I next landed in a management training program at a large corporation. A group of young adults like me traveled the country to learn each division of the sprawling company. I was the only married trainee in the program. (Do people really still marry their high school sweethearts? Do they get married in their twenties?)

After a few years and a few promotions, I became pregnant with my first child. I immediately applied for a technical position with no travel. It was a demotion. In order to apply in another department, I had to have my boss’ signature. He called me in, sat me down, and delivered a stern lecture about the mistake I was about to make, certain that I did not truly understand the ramifications of my choice.

I had to suppress a smile as this bachelor offered me advice about motherhood. In the course of our conversation, he suggested that I ask my mentor (a woman with a high-profile job) her thoughts before I proceeded. Little did he know that she had told me a story that very morning which cemented my choice. She had just finished a heavy season of travel and was about to set out again. Her last visual that morning was of her young daughter pounding on the windows of the school bus begging her not leave.

I took the technical job and never looked back. After the birth of my second child, I chose to stay at home full time. Over the years, God continued to draw my heart closer to my children. I was grateful for the examples of two generations of women in my family as I learned to sacrifice myself for these tiny wonders who had stepped into my home and my heart. I learned to embody love by rocking them in the middle of the night when I desperately wanted to be asleep in my own bed. I learned to embody love by changing diapers, preparing meals, and giving baths. Most of all, I learned to embody love through laundry, laundry, and more laundry. Sometimes I paused to chuckle over the changes God had wrought in my plans.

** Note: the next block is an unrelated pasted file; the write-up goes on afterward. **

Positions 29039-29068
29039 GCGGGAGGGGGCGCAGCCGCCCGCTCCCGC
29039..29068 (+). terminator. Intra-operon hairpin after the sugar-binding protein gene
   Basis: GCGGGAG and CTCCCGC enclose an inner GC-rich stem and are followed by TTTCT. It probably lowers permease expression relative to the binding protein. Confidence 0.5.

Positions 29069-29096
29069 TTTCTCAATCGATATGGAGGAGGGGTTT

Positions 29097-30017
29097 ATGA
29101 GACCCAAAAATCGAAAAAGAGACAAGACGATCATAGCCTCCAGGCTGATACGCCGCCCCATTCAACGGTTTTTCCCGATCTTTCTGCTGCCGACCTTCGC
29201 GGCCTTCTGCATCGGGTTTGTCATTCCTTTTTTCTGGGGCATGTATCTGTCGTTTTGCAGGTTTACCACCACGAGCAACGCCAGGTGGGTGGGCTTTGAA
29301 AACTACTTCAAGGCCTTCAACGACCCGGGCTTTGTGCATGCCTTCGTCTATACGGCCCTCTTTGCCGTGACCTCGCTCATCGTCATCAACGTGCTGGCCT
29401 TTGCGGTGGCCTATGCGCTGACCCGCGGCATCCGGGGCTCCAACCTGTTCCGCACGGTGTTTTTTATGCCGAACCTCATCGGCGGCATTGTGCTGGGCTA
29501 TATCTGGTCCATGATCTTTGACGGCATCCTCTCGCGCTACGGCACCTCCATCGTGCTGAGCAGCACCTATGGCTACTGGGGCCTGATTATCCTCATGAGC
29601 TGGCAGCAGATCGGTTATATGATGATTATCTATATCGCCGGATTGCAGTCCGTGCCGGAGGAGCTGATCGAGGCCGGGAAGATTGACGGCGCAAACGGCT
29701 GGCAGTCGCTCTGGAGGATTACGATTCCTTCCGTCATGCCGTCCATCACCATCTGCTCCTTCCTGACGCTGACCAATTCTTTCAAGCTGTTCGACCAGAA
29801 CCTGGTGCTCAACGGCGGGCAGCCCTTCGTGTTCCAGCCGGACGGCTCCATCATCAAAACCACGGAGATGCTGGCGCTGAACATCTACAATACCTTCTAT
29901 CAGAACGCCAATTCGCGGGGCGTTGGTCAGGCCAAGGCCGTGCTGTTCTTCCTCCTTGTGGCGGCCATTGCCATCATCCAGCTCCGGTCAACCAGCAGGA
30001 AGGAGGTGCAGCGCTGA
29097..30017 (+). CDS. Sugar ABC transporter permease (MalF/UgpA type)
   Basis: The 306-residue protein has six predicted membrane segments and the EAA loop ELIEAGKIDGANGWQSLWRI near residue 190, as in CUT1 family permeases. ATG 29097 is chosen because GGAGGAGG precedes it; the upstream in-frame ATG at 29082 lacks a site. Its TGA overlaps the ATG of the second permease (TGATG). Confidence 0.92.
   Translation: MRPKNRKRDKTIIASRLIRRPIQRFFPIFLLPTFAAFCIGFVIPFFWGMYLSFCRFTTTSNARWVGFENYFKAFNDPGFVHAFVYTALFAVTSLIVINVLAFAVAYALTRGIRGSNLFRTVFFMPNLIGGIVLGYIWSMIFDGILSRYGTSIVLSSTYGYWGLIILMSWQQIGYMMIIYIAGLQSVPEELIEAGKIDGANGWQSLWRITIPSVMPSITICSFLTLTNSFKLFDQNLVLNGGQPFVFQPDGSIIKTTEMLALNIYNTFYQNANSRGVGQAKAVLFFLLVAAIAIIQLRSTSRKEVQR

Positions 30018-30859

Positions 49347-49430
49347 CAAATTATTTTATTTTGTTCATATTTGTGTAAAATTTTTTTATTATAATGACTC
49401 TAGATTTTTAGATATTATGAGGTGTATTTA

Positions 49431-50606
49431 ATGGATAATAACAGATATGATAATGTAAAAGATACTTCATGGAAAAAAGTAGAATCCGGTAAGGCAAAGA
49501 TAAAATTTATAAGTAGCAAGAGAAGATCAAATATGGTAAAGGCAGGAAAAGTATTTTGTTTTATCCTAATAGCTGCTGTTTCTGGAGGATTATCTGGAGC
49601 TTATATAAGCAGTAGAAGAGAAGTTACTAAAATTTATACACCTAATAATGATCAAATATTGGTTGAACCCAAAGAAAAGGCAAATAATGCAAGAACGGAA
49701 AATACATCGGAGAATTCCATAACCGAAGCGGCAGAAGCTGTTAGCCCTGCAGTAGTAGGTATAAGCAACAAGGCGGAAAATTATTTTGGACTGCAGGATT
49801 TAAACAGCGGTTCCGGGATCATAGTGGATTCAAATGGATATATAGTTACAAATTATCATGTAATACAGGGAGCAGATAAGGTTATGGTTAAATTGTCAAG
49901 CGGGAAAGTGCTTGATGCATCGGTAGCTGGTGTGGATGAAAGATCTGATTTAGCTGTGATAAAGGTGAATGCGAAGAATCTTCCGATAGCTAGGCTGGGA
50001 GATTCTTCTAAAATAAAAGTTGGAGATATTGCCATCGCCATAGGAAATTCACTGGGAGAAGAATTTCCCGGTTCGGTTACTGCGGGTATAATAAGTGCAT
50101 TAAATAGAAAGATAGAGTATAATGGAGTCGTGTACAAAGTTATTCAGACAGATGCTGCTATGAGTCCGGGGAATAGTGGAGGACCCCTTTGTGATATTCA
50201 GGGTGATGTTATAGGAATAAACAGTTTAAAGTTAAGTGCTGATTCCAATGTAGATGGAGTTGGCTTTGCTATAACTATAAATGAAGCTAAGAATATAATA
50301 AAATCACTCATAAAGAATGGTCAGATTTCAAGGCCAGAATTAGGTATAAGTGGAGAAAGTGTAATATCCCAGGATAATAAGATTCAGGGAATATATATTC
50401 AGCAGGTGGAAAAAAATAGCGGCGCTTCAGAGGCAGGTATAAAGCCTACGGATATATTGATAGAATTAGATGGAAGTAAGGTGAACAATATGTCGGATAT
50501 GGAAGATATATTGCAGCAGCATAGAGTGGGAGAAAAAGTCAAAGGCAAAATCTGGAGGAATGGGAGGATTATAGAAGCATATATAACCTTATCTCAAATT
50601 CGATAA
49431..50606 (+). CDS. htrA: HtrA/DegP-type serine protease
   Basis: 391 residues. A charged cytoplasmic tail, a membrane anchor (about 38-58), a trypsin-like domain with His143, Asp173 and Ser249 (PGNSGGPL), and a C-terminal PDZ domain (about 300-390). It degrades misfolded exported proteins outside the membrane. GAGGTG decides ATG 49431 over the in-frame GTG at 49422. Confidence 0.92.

In 2004, I began our homeschool journey. Nowhere else have I seen opportunities to be love incarnate for my children. Now, I embody love by rising at 5 am to study Henle Latin so that I can try to keep up with my thirteen year old. I embody love by calculating the lateral surface area of geometric solids. I embody love by training tiny hands to hold a pencil and make cursive strokes. I embody love by sounding out one-syllable short vowel words again and again and again.

In the fullness of his time, God granted the teaching job I always wanted. Through Classical Conversations, I tutor high school students in chemistry, Shakespeare, poetry, logic, philosophy, history, and rhetoric. He restored my career by allowing me to serve as the Director of Communications for Classical Conversations so that I can share the joys of classical, Christian education with others.

The journey home has not always been easy, but it has been joyous. I find myself wondering what might change if mothers and fathers saw themselves as love incarnate. What if, instead of saying, “I’m a stay-at-home mom,” we all said, “Every day I embody love for my children. I transform an incorporeal, abstract idea into a corporeal, living force in the lives of my family.”?